Venous blood samples were drawn from study participants after fasting for 12 hours. Samples were collected in serum separator tubes, allowed to clot for 30 minutes, centrifuged for 15 minutes at 2,000g at room temperature, and aliquoted into polypropylene tubes. For the measurements of IL-6 and TNF-α, one aliquot of serum was stored at −70°C until analyzed and another aliquot was sent to the laboratory for routine blood tests that included blood glucose, insulin, and cytokine measurements. Biochemical measurements were done with commercial kits. Serum glucose measurements were performed by enzymatic methods (Beckman Coulter, Fullerton, CA). Insulin and IL-6 measurements were done by solid-phase chemiluminescence's immunoassay and TNF-α by immunometric assay, “IMMULITE ONE” (DPC Biosystems, CA, Los Angeles, CA). Analytic sensitivity and intra-assay and between-assay coefficients of variation were, respectively, 2 pg/mL, 6.2% and 7.5% for IL-6 and 1.7 pg/mL, 3.6% and 6.5% for TNF-α. Insulin resistance was calculated by using the HOMA-IR score, which employs the formula fasting insulin concentration (mU/L) × glucose (mmol/L)/22.5, as described by Matthews and colleagues.16
All anthropometric measurements were done by the same physician on the day blood specimens were taken. Waist circumference (cm) was taken with a tape measure as the point midway between the costal margin and iliac crest in the midaxillary line with the subject standing and breathing normally, and hip circumference (cm) was measured at the widest point around the greater trochanter. Body mass index (BMI) (body weight (kg)/height m2) and the waist to hip ratio were computed.
Ultrasonography was carried out using a General Electric Logiq 200 Alpha/Pro (Walpole, MA). The linear array probe (7.5 MHz) was used to measure the subcutaneous and preperitoneal abdominal fat layers. The subcutaneous minimum and preperitoneal maximum measurements were taken from the region just below the xyphoid process, whereas the subcutaneous maximum and preperitoneal minimum fat layers were measured from the region just above the umbilicus for accurate assessment of subcutaneous and preperitoneal abdominal fat layers.17The convex-array probe (3.5 MHz) was used for measuring each parameter of visceral abdominal fat layer. Both the distance and the thickness of parameters were measured as follows: (1) the distance between the internal surface of the abdominal muscle and the posterior wall of the aorta on the umbilicus, (2) the distance between the internal surface of the abdominal muscle and the splenic vein, and (3) the thickness of the fat layer of the posterior right renal wall.18The patient was asked to suspend respiration during examination, and special care was taken to keep the probe just touching the skin to prevent compression of fat layers.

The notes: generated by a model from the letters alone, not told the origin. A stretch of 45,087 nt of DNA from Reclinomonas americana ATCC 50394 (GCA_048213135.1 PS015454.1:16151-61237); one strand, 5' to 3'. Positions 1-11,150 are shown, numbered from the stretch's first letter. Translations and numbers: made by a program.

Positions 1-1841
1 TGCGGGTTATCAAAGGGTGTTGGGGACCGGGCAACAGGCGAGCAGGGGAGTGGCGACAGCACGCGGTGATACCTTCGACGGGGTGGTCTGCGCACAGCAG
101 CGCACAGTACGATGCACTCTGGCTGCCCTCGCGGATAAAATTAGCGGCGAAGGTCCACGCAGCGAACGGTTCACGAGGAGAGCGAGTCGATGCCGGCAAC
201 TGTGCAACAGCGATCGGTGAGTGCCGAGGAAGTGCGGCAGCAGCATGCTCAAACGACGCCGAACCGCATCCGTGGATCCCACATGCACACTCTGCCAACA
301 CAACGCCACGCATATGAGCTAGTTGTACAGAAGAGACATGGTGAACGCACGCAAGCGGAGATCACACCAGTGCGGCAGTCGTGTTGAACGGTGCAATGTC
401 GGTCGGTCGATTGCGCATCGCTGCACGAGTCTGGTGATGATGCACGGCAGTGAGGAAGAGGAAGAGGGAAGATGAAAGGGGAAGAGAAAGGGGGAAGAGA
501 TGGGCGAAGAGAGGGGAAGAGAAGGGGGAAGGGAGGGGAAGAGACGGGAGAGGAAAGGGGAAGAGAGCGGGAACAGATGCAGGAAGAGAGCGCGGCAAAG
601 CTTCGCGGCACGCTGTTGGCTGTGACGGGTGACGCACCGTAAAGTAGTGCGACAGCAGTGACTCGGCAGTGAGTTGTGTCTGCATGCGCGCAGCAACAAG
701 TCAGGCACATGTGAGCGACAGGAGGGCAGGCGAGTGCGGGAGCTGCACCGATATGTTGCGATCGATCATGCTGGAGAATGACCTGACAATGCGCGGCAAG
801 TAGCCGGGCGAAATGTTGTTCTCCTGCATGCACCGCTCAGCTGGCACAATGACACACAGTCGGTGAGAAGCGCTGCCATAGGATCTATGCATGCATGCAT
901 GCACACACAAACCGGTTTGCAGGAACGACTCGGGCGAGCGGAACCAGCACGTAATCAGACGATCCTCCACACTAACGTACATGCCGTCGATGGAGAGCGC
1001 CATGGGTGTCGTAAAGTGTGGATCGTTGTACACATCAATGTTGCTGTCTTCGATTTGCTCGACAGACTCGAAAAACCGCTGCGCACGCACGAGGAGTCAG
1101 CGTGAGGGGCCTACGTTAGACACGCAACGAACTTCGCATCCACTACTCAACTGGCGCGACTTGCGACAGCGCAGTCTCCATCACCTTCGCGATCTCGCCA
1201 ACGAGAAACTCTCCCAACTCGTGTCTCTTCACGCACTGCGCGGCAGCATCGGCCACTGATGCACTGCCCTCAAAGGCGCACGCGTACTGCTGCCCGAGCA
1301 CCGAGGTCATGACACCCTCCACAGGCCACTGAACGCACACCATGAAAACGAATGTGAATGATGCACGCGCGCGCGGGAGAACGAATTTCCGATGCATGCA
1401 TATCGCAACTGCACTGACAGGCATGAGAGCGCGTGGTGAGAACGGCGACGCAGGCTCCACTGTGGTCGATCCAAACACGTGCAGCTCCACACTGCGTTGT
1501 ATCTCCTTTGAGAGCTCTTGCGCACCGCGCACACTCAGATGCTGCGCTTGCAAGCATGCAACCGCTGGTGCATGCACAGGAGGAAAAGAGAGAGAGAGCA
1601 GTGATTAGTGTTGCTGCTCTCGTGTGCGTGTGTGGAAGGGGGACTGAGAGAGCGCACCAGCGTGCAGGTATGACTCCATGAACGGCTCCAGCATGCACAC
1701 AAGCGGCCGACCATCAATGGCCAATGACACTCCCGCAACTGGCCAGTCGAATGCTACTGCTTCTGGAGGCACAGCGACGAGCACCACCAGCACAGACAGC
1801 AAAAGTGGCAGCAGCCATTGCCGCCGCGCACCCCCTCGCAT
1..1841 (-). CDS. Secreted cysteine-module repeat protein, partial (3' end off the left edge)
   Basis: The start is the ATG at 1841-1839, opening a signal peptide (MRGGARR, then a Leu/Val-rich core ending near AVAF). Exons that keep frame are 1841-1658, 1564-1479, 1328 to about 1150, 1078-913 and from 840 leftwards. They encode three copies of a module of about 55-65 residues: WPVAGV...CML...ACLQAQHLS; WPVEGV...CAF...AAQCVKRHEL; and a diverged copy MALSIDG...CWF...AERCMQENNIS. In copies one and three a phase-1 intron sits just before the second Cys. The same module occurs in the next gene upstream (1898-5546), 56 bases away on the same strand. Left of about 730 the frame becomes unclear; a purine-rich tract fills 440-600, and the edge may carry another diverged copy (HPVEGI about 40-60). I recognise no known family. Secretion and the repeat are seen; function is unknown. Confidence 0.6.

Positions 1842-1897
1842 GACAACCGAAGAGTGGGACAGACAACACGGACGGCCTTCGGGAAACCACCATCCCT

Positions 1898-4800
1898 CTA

Statistical analysis was made with Pearson and partial correlation analysis. The data are expressed as mean ± standard error. Statistical significance was set at p < .05. Data were analyzed with SPSS, version 11.0 (SPSS Inc, Chicago, IL).
The mean values of clinical features including age and duration of amenorrhea, biochemical characteristics, and anthropometric and ultrasonographic measurements of all subjects are given in Table 1.
All parameters that were studied in 108 postmenopausal women were compared with each other. The correlations between the biochemical characteristics and the other parameters (anthropometric and ultrasonographic measurements) are summarized in Table 2. There was a positive correlation between serum IL-6 and TNF-α (r = .19; p = .047). IL-6 was positively correlated with BMI, waist circumference, visceral fat layer measurements, and HOMA-IR index (r = .31; p = .001). A positive relationship between HOMA-IR and visceral fat layer thickness was observed. TNF-α was positively associated with BMI but not with any measures of central obesity.
Partial correlation analysis was also done after adjustment for BMI, and all of the studied parameters were compared with each other again. However, when adjustment for BMI was performed, there were no significant relationships between the studied parameters. The partial correlations between the biochemical characteristics and anthropometric and ultrasonographic measurements are summarized in Table 3.
The inflammatory processes have a clustering role in obesity. The cytokine cascade is responsible for the up-regulation of chronic inflammation in overweight or obese subjects and induces obesity-related complications. After menopause, abdominal obesity is the most frequent feature observed,19and being overweight results in worsening insulin resistance and elevations in adipocytokine levels in postmenopausal women.20Estrogen deprivation after menopause enhances proinflammatory cytokine production,15and the incidence of metabolic syndrome increases from the time of the menopausal transition to postmenopause.19